Direct DNA sequencing identified a heterozygous splicing mutation at intron 8/exon 9 junction (IVS8-2A>G). The patient is the only one in his family who has this splicing mutation, none of his family members carried it, indicating a de novo mutation (figure 1). The mutation was not present in dbSNP135 database, 1K-genome database or NHLBI-ESP database. Additionally, we screened 768 chromosomes from our normal controls and confirmed its absence. The patient also had a heterozygous nonsense mutation at exon 11, R523>X, this mutation in homozygous state was previously reported as casual in patient with CIP.23 Our patient's mother and one sibling (sibling 1) carried heterozygous R523>X, but they appear normal with no apparent deficit in nociception. Interestingly, another heterozygous mutation K655>R in exon 13 was also found in the patient and his mother, as well as the same sibling with R523X. Heterozygous mutation K655>R was previously found as causal for febrile seizures.11 Since the patient's father was negative for all mutations, it is expected that the patient and one sibling inherited the allele containing R523X and K655>R from the mother. It is likely that R523X played an unexpectedly protective role in the mother and the one sibling, since neither of them has seizure disorder.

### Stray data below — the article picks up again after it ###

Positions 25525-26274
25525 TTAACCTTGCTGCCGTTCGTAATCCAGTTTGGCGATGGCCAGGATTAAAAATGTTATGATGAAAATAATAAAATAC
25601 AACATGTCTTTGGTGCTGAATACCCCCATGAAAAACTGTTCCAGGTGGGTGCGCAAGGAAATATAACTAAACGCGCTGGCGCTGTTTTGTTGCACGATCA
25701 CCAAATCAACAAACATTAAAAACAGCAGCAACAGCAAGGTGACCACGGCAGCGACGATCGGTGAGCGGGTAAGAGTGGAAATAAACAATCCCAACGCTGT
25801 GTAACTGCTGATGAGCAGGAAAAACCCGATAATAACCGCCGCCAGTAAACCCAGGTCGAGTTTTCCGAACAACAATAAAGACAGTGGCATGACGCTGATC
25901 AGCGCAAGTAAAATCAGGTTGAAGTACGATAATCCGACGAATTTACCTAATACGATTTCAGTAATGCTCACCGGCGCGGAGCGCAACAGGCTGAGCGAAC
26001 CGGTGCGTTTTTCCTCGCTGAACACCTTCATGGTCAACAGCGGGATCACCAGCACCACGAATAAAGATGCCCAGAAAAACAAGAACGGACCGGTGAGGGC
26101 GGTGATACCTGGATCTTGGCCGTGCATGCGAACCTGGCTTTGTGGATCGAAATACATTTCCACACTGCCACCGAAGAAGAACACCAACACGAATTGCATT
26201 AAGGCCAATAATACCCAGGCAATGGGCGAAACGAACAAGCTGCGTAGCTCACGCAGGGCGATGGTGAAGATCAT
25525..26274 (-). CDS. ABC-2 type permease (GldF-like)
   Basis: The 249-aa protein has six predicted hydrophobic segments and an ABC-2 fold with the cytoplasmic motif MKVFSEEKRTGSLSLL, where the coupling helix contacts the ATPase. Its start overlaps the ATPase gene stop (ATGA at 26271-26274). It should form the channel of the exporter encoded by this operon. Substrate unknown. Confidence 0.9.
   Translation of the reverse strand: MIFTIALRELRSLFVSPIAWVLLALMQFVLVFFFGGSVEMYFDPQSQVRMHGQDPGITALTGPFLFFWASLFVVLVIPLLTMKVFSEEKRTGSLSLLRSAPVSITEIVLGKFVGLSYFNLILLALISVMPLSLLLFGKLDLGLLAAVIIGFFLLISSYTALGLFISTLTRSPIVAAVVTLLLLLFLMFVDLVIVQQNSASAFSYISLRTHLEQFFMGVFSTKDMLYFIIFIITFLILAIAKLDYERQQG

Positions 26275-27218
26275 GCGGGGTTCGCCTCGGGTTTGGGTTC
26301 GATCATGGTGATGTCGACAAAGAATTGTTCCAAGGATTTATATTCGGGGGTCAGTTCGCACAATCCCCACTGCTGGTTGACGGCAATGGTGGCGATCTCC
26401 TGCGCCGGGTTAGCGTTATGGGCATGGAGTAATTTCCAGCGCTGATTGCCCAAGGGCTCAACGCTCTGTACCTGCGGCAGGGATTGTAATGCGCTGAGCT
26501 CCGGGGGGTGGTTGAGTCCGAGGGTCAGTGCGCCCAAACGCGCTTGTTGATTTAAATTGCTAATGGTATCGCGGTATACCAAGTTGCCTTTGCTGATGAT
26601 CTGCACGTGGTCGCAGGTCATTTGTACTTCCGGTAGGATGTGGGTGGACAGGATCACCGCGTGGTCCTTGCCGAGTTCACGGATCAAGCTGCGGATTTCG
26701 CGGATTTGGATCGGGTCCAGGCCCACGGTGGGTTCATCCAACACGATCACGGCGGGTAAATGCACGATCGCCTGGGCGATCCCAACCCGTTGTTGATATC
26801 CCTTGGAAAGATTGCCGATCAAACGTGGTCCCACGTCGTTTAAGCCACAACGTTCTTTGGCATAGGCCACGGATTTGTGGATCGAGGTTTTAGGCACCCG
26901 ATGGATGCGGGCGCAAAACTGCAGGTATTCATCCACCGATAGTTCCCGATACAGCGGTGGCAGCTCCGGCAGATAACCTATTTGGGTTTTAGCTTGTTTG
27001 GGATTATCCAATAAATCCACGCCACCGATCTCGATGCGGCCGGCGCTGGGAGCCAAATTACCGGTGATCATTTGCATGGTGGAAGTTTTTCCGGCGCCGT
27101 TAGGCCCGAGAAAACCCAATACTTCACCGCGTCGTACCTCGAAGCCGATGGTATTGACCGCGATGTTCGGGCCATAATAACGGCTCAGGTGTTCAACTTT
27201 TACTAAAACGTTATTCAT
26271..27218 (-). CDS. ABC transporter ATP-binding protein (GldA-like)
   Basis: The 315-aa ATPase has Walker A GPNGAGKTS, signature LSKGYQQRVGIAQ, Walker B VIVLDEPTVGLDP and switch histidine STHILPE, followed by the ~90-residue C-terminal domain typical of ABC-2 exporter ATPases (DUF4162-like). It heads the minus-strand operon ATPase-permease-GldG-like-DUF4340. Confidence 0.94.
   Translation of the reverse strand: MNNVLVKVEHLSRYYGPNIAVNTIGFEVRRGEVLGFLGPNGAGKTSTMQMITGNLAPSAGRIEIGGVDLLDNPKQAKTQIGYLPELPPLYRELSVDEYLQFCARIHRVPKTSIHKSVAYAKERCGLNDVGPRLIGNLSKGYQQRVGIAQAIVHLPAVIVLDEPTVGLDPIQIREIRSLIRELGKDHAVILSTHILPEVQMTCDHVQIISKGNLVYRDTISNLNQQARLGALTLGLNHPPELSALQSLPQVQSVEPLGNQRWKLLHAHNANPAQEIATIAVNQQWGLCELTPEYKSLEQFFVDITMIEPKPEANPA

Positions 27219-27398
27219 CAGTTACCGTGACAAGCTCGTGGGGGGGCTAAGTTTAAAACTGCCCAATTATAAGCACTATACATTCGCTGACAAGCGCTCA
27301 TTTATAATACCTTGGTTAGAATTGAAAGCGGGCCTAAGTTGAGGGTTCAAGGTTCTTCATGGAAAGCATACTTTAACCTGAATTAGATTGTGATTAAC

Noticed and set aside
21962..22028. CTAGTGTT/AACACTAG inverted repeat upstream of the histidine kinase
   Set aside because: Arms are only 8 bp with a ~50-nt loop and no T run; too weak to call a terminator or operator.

Since CIP case 6 has a nonsense mutation inherited from his mother on one allele, and has a de novo splicing mutation at the acceptor consensus site of exon 9 on the other allele, the mRNA from both alleles is likely to be prematurely degraded, causing the absence of functional SCN9A product—similar to the effect of a homozygous nonsense mutation. To confirm the detrimental effect of two compound heterozygous mutations, we used TaqMan expression assay to examine the SCN9A expression level. The total RNA samples were collected from CIP case 6 and his first-degree family members. The TaqMan assay probe was selected to hybridise across the junction of exon 18-exon 19 of SCN9A cDNA, so that the full length mRNA expression level can be examined. The result indicated that the patient has almost no detectable transcript compared with his father who did not carry any mutation, while his mother and the sibling 1 showed ∼50% of mRNA level. This confirmed that the loss of SCN9A protein is the cause for CIP case 6, indicating that there is a threshold of SCN9A level for causing CIP phenotype, since normal pain sensation was observed in CIP case 6's mother and sibling 1 despite their having the reduced SCN9A transcript level.